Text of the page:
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COVID-19 Reveals American Vulnerability to “Ambiguous” Medical Racism

America's response to the coronavirus is deja vu all over again.

Last week, Black Twitter was set ablaze with when Dr. Jean-Paul Mira, head of intensive care at Cochin Hospital in Paris, France, talked about testing a treatment used for tuberculous as a possible option for COVID-19, “If I could be provocative, should we not do this study in Africa where there are no masks, treatment or intensive care,” he continued. “We try things because we know that they are highly exposed and they don’t protect themselves.”

This is nothing new. Not in any way, shape or form is there anything unique about testing pharmaceuticals on people of color. Once upon a time, and seemingly into the foreseeable future, drug trials have and will be a contemporary reality.

The historic precedent had been set long before birth control drug trials were undertaken in Puerto Rico in the 1950s, or AZT drug trials took place in the Philippines in the late 80s, and long before the outrageously sadistic Tuskegee Experiments. 

It all goes to humanity. That is to say, who has it, and who does not.

Mira probably still believes he didn’t say anything wrong, though he did apologize. However, the Eurocentric worldview isn’t unique. He continued by further muddying his point.

“A bit like as if it is done elsewhere for some studies on Aids. In prostitutes, we try things because we know that they are highly exposed and that they do not protect themselves.” 

National Allergy and Infectious Diseases head Dr. John Fauci pointed out how socioeconomic disparities are contributing to higher death tolls among African-Americans but stopped short of saying Black folks are infected at a higher rate than the general population.

“And the reason I want to bring it up, because I couldn’t help reflecting on how sometimes when you’re in the middle of a crisis, like we are now with the coronavirus, it really does have, ultimately, shine a very bright light on some of the real weaknesses and foibles in our society,” Fauci said.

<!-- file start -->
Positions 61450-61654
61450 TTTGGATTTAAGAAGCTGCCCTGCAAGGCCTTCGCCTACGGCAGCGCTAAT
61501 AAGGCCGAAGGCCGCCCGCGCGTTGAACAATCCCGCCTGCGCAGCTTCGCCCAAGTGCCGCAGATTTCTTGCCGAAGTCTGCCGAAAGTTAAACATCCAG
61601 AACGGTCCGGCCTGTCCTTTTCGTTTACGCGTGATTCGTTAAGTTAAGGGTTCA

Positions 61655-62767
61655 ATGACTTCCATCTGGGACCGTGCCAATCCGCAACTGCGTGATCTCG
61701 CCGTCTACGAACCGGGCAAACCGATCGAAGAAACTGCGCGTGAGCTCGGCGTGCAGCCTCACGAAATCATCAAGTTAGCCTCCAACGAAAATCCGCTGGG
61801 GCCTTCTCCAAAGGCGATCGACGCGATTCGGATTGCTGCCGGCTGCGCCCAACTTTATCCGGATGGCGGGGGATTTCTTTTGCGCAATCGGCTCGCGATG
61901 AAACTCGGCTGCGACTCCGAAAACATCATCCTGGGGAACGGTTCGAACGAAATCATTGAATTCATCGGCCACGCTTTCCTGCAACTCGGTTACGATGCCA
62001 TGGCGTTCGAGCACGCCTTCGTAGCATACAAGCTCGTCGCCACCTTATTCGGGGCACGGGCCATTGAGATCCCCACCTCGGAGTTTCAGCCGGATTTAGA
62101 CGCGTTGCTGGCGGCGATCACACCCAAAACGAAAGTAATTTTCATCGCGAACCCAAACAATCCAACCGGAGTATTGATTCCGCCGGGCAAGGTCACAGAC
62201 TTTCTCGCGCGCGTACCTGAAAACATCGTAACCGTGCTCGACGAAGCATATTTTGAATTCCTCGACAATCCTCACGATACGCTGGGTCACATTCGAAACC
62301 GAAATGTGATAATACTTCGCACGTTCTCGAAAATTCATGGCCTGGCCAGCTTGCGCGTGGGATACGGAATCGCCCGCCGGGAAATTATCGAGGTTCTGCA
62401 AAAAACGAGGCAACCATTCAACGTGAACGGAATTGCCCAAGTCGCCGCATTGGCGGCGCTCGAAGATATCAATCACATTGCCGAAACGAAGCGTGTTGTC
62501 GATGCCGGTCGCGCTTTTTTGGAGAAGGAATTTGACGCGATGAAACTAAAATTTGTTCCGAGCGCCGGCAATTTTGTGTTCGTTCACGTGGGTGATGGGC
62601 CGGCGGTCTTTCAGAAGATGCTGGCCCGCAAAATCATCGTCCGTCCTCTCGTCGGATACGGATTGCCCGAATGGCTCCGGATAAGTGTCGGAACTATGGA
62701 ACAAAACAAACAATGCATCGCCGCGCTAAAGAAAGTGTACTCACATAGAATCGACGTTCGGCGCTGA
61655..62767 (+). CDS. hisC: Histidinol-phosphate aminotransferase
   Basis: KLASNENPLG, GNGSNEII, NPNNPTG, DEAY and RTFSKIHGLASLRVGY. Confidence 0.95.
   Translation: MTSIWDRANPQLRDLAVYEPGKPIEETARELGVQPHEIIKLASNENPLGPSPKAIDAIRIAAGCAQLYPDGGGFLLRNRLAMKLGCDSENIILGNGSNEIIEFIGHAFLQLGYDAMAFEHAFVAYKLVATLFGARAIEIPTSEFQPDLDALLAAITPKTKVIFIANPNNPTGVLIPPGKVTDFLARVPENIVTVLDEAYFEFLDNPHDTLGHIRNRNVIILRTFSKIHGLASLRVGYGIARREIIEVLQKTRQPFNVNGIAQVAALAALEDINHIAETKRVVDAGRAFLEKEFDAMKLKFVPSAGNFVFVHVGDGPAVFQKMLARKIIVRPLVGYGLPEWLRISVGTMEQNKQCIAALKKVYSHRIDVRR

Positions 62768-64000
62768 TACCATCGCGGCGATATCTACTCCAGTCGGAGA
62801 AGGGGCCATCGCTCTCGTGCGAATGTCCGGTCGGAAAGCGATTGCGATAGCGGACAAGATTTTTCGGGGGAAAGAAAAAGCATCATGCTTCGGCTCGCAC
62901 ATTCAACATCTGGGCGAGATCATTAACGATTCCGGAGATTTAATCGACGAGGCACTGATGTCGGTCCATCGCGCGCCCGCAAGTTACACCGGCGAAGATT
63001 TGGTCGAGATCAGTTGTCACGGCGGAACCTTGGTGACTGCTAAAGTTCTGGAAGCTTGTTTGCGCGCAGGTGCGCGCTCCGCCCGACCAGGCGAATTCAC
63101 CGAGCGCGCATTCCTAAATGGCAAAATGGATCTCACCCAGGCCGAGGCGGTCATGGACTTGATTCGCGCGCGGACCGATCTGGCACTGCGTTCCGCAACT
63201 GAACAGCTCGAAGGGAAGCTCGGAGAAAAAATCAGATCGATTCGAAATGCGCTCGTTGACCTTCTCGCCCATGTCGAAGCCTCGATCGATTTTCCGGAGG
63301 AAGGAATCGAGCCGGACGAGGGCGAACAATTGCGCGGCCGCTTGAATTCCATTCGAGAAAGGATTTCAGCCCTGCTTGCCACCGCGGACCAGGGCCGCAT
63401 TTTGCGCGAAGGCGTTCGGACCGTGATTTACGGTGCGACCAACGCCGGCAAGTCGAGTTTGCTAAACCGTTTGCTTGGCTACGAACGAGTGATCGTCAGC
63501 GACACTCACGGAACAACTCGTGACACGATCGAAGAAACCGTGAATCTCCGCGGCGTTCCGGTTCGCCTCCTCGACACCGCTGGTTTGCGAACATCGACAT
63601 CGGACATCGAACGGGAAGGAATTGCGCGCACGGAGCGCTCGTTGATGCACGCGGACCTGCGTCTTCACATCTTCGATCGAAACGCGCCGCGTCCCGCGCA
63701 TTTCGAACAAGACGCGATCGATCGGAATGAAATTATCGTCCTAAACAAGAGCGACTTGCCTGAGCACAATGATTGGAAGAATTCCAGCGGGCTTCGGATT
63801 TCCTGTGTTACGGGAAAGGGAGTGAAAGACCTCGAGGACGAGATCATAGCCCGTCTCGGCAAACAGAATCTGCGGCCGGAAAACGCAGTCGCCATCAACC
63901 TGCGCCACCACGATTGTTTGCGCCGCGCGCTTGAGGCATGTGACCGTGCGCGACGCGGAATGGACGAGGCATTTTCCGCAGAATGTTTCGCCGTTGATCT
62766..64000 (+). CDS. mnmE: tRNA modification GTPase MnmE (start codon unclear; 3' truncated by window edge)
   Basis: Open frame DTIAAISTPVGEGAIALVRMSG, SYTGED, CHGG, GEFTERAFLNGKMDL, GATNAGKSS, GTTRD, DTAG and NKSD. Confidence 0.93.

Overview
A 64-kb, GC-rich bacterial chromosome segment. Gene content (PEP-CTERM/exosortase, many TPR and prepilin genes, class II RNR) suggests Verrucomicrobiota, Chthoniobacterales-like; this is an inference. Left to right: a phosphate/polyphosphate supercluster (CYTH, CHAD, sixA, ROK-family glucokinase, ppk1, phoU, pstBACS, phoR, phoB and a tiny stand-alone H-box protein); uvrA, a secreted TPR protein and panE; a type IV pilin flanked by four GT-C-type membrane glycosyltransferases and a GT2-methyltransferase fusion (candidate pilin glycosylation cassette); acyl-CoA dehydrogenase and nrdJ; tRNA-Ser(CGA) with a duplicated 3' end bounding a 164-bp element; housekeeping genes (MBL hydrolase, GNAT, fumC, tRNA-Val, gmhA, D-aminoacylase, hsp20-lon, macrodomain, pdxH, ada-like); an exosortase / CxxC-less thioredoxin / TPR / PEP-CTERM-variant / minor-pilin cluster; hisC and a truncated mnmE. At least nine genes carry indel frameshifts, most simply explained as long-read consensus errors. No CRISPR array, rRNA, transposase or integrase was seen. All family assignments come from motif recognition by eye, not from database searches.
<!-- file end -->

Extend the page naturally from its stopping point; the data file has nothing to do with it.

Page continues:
There are cultural reasons why Dr. Mira thought that it was fine to so flippantly cast Africa in the role of international testing ground. Indeed, there are reasons why he believes it would be unacceptable to produce results in a “western” nation, like Australia or in Europe. There are most certainly reasons why the good doctor believed that Africans, as a general rule, had less access to rudimentary common sense necessary to stop the spread of COVID-19.  

Days ago, Dr. Mira expressed his deepest apologies for what he described as his “clumsy” choice of words, and though many voices throughout the African Diaspora rose up in unison to denounce Dr. Mira’s words, his hubris and ignorance is notwithstanding nor unique. 

Recently, Vice President Mike Pence told a news briefing that the anti-malarial drug hydroxychloroquine will be used in a 3,000-person study at Henry Ford Hospital in Detroit to test its effectiveness in treating novel coronavirus patients.

As of Monday, Henry Ford Hospital reported over 700 workers have contracted the disease.

Additionally, Detroit is suffering from the effects of the pandemic at a greater rate than the rest of the state of Michigan as 25 percent of COVID-19 patients and deaths are in a city that only holds around 7 percent of the state population.

While making up only 13% of Michigan’s population, African-Americans account for over a third of COVID-19 infections and 40% of coronavirus-related deaths.

So, on the surface at least, it appears this largely Black municipality is a prime location for any COVID drug trials. But students of history have every right to be weary.

Long ago, western medicine collectively decided that it’s better to experiment upon the disenfranchised, those who’re already marginalized and whose rights weren’t ratified, and thus weren’t respected by the contemporary mainstream.  

The brutal legacy of Dr. James Marion Sims, the so-called Father of Modern Gynecology and apparent sadist who performed horrible experiments on Black women, without the use of anesthesia of the day, has only recently drawn society’s scorn two years ago on April 17, 2018, when a statue bearing his likeness was removed from Central Park. This speaks to the relative newness of the term medical racism. 

Black folks become the chosen American guinea pigs whenever governmental bureaucracy that bends toward racist notions is introduced to health care, deciding who gets it, who should pay the most for it, and upon who’s back will they heap the burdenous negative side effects as to its administering. 

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